“Last U.S. Navy
Special Hobby, 1/72 scale
S u m m a r y
|Special Hobby SH 72109
F3F-3 Biplane Fighter
dark grey plastic parts on one sprue, 1 clear injected
plastic canopy on one sprue, 7 cream coloured resin parts on
three casting blocks, 24 PE parts on one fret, decals for
three aircraft plus an A5 sized, 10 page instruction booklet
with history, parts plan, 4 pages of build drawings and 3
pages of paint/decal instructions.
From GBP£8.21 available online
model retailers worldwide
|Good detail for a
Braille Scale kit, injected plastic canopy, excellent
|Instructions are a bit
vague in places, no full rigging diagram, multi-media, not
|Highly Recommended to
Reviewed by Glen Porter
Special Hobby's 1/72 scale F3F-3 will be available online from Squadron.com
A Brief History
Grumman F3F was designed in the mid-thirties as a replacement for the
F2F. The F3F-1 entered service in January 1936 followed by the more
powerful F3F-2 with VF-6 Squadron on USS Enterprise, late 1936 early
1937. December 1938 saw the introduction of the F3F-3 with VF-5
(Yorktown) and VF-7 (Wasp). This was the last of the series and the last
Biplane Fighter flown by the Navy. The last operational unit was Marine
Squadron VMF-211 who retired their F3F-3s on the 10th of October 1941.
is the third F3F issued by MPM/Special Hobby. The first was the F3F-1
under the MPM label about four or five years ago and then came the F3F-2
by Special Hobby (Kit No SH 72106) in 2005. This F3F-3, also by Special
Hobby, is almost identical to the -2 and I would suggest
reading that review first before this one.
The differences between the two kits, apart from the instructions,
decals and box art, is this kit has both cowlings (-2 had only one) and
two resin bombs ( the -2 did have the bomb mounts).
Click the thumbnails below to view larger images:
kit contains only one plastic sprue in mid grey with, as we've come to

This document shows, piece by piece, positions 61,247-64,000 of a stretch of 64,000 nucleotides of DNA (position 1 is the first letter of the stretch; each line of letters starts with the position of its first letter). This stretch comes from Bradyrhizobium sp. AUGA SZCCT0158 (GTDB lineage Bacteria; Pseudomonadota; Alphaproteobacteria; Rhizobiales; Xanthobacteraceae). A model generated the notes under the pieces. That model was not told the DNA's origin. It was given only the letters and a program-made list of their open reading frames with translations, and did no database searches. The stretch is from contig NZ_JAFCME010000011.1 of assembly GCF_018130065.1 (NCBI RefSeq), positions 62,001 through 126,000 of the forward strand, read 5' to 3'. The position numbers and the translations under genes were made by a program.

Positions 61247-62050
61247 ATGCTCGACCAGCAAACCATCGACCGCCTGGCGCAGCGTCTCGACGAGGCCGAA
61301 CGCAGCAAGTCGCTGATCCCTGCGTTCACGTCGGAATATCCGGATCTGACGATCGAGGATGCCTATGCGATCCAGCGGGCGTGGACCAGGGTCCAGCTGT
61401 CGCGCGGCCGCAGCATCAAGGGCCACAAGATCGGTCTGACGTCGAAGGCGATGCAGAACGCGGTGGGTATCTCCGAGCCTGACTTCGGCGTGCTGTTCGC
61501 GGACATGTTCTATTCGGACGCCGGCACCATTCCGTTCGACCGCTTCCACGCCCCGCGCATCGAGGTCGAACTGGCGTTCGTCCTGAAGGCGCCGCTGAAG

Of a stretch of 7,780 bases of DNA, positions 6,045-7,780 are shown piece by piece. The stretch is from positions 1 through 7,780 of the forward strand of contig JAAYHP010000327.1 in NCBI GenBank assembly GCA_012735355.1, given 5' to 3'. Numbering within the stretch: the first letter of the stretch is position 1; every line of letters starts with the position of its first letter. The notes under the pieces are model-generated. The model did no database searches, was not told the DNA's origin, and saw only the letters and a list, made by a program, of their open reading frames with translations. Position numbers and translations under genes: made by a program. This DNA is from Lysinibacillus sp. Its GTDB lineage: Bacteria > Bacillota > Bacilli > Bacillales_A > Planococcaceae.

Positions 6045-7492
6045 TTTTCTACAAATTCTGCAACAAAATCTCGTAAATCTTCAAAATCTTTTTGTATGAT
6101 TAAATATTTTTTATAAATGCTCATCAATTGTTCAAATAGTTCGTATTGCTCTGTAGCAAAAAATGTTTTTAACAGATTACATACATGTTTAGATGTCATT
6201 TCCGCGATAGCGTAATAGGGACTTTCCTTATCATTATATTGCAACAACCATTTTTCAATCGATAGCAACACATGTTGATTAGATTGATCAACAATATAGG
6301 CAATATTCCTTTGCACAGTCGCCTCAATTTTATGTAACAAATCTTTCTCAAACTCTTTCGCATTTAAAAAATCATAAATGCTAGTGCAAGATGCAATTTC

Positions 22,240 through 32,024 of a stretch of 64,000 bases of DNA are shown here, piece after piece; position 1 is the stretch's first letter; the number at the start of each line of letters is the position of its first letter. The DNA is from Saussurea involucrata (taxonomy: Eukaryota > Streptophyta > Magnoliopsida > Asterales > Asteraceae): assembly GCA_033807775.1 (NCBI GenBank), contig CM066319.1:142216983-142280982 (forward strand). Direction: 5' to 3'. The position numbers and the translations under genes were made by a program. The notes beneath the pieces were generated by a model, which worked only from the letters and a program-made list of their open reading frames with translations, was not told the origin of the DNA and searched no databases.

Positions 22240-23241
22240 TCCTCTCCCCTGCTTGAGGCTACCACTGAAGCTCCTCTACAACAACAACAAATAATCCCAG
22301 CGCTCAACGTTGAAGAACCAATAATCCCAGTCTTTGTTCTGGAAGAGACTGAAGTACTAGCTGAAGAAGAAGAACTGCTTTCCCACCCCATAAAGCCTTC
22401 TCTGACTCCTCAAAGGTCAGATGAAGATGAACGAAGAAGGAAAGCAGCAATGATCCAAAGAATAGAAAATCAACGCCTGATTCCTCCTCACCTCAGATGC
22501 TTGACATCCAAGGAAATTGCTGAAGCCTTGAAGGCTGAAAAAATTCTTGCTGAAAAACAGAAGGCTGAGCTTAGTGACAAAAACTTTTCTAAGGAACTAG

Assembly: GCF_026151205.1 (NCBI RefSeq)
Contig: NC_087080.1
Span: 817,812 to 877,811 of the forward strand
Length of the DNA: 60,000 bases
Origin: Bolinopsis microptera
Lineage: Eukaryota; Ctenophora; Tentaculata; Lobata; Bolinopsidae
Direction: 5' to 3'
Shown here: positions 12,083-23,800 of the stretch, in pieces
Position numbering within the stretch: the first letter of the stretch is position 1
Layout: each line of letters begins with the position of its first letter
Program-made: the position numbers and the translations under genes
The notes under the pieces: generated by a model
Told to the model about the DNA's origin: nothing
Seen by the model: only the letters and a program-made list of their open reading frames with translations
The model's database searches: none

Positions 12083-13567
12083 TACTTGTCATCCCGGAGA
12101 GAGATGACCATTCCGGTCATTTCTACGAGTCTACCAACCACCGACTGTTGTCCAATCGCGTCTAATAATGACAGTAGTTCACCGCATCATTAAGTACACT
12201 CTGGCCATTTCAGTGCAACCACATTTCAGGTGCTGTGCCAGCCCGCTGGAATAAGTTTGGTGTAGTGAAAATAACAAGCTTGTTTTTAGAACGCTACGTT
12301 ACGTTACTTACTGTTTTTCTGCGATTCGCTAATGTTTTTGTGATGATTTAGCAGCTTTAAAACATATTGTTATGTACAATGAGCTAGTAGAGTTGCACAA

expect from this manufacturer, next to no flash, some ejector pin marks
but only on interior surfaces and very fine engraved panel detail,
raised where appropriate. Most parts will require a small amount of
The small injected one-piece canopy is very clear and thin and may be
able to be displayed open.
Four of the seven resin parts are for the cockpit interior, floor, two
side consoles and a small box glued onto the right hand console. The
other three are the two bombs and a small matrix for the under-nose air
intake. The two bombs need a casting block removed from their rear and
PE fins bent up and installed. Unfortunately, this is not mentioned or
shown in the instructions so look at the parts carefully.
The PE fret by Eduard has instrument panel, rudder pedals, lap harness,
bomb racks, bomb tail fins and various other small parts, some for the
interior and exterior.
Decals by Dead Design are well printed with good register, colour
density and minimum carrier film and cover three aircraft in the very
colourful pre-war scheme.
“A” is F3F-3, BuNo 1445, USS Yorktown USA East Coast, Nov, 1939,
with Red trim.
“B” is F3F-3, BuNo 1451, USS Enterprise, August 1940, with Blue
tailplane, fin and rudder, Light Green lower cowling and upper wing
chevron but no fuselage band.
“C” is F3F-3, BuNo 1454, USS Ranger in the Atlantic Ocean, 1940,
with Light Green Tail surfaces and Black cowling, upper wing chevron
and fuselage band.
necessary markings are present on the sheet.
as “The Flying Barrel”, the F3F is one of those aircraft that is so ugly
it becomes attractive and is now well catered for in both major aircraft
Because it has “N” shaped inter-plane struts it should be a little
easier to mount the top wing than most biplanes with individual or “V”
struts. However, these struts lean out-wards so care will still need to
Apart from that, and the inclusion of resin and PE, there is nothing
here to tax the modeller too much and it is an aircraft that every good
collection should have.
Highly Recommended to experienced modellers.
Thanks to MPM/Special Hobby for the review sample.
Review Text Copyright © 2007 by Glen Porter
Images Copyright © 2007 by Brett Green
Page Created 25 September, 2007
Last updated 24 December, 2007
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